Wednesday, January 4, 2017

Ray Manzarek of The Doors: The Coolest Rockstar I Almost Met

Ray Manzarek, Keyboardist of The Doors

Of the many celebrities that I've had the pleasure of knowing, Ray Manzarek was the one I learned the most from. He was sociable, moody, erudite, poetic, energetic, playful, temperamental and wonderfully thoughtful. The coolest rock star I ever met… well almost.

          The year was 1997. I had been in the midst of a 7-year magic carpet ride of working with many of my boyhood heroes.  My job in those days was director of marketing and PR for an international postal agency called IGPC. I had initiated a program in 1995 that allowed living legends from the world of entertainment to be honored on postage stamps by a handful of lesser-known countries around the world. Before long, every publicist, agent, manager, fan-club, marketing company and some celebrities themselves were pursuing me in an effort to have that next postal honor. It was mind-blowing.

Ray Manzarek in the 1960s
          The Doors were undoubtedly one of the greatest rock groups of the 1960s. Led by their legendary front-man, Jim Morrison, they made their mark on the pop music world with their psychedelic and bluesy rock sound. Manzarek was the band’s tall, bespectacled keyboard player who supplied them with much of their signature sound – especially on keyboard-heavy classics such as Light My Fire and Touch Me.

          Sometime in mid-1997, I got contacted by a collectible company from New Jersey about a licensing deal celebrating the music of The Doors. They asked me to find them a series of postal administrations to feature their first six album covers on legal tender. Eventually, we settled on six stamps from one nation: St. Vincent & The Grenadines (a Caribbean island). The stamps were designed impressively. They all had to be approved by the band’s manager, a gentleman from Los Angeles by the name of Danny Sugarman. It was a quick turnaround; no complications whatsoever. During this process I had no contact with any of the surviving band members. Nor did I expect to.

          The Doors postage stamps were released in late ’97. I remember drafting a press release, getting it approved by all parties, then sending it out to my list of go-to media contacts. But a funny thing happened along the way. One of my regulars for the celebrity stamp stories was a guy called David Moye, an editor for a satirical news service out in San Diego called Wireless Flash. Mr. Moye called me up upon receipt of my announcement. He promised to run a story, but something in his voice that day suggested that he had a much bigger idea.

Journalist, David Moye
          As it turned out, David Moye was a personal friend of Ray Manzarek. He told me that no story would be complete without a quote from one of the living band members, so he would be contacting him for a sound byte. Later that evening, Mr. Moye phoned me back. He could hardly contain his excitement. “Lonnie, not only did Ray give me some quotes for the feature, but he’s really keen on these Doors stamps. He’s asking to talk to you; wants to maybe do something special to promote them.”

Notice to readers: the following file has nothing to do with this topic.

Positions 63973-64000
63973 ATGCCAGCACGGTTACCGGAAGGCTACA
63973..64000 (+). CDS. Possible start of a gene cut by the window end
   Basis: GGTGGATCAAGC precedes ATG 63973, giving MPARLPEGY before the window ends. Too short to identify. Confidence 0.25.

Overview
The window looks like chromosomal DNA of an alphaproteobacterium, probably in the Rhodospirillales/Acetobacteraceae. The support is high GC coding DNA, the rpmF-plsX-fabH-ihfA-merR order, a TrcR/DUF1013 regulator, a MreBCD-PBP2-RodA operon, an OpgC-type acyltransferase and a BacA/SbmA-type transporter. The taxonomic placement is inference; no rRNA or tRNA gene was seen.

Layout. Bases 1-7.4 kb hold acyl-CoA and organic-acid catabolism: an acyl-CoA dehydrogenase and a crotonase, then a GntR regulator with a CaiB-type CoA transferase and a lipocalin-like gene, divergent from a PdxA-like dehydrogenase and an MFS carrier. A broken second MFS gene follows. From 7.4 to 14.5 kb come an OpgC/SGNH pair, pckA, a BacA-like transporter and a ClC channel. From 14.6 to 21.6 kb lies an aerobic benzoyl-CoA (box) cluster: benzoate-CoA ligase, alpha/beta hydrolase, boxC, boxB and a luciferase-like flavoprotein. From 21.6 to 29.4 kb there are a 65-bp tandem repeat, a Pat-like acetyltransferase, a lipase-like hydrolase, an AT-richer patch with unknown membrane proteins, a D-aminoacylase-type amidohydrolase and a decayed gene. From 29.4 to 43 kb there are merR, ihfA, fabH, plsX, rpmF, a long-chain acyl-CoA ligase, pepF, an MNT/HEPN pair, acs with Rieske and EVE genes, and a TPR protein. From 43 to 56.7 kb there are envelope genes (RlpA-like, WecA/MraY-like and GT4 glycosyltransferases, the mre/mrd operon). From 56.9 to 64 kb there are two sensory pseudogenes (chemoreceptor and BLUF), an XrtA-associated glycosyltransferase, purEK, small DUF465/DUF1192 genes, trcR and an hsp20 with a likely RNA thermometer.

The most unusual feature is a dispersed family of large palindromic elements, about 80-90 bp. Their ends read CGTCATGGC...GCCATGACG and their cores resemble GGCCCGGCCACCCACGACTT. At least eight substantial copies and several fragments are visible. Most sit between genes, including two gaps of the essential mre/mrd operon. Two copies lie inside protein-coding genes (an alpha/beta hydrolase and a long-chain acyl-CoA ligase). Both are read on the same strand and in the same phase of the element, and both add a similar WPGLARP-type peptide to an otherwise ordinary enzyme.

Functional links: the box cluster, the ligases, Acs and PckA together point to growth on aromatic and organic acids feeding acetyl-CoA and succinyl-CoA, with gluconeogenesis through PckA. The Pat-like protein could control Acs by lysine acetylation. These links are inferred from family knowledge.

The very next day, I had a home phone number for a rock legend with an invitation to call him up. It was his wife, Dorothy who answered when I called. She passed the phone to Ray, who couldn’t have been friendlier. “So I was thinking, maybe you and I could help each other out. You see, I know you’re looking to promote our stamps, which are way cool. But I’ve got this other project going on that I’m trying to hype. I’m thinking that maybe you can book me on a few shows where I can plug both the stamps and my new memoir, which is about to be published.”

          Manzarek had written a book called: Light My Fire: My Life With The Doors. David Moye had told him of my considerable publicity skills. The rock legend saw this as an opportunity to potentially co-promote two projects at once. I was only too willing to play along. I sent out an alert to some 60 rock-radio morning shows across the US, offering Ray Manzerek as an interview guest, plus a set of the Doors stamps as an on-air giveaway. I immediately drew interest from some 20 stations. I phoned back Ray with the details.

          “So I’m really impressed. But I’m not gonna take all of ‘em. Sure, I’ll do the big markets. Also the west coast shows where I’m in the same time zone. But I’m passing on the smaller east coast gigs. No way I’m getting up at 4am to talk to ten listeners in South Carolina.”

          The radio spots were all a success. Ray would call me after each one to give me the interview highlights. As we progressed with the promotion, he began to treat me like a friend. He offered to sign sets of the Doors stamps sheets, and even gave me his home address in Beverly Hills to send over packages by FedEx. At one point, I remember him asking me if I was a fan of The Doors. When I answered affirmatively, he told me I could ask him any question I wanted about the band.

“So what was your take on the Oliver Stone movie of The Doors?”

“Next question!” he answered sharply. After we both had an awkward laugh, he went on a ten minute diatribe about how much Oliver Stone had distorted the personalities of the band members. “I loved the attention that the movie generated for us and our music, but let’s just say that I wasn’t a fan of the depiction of us.”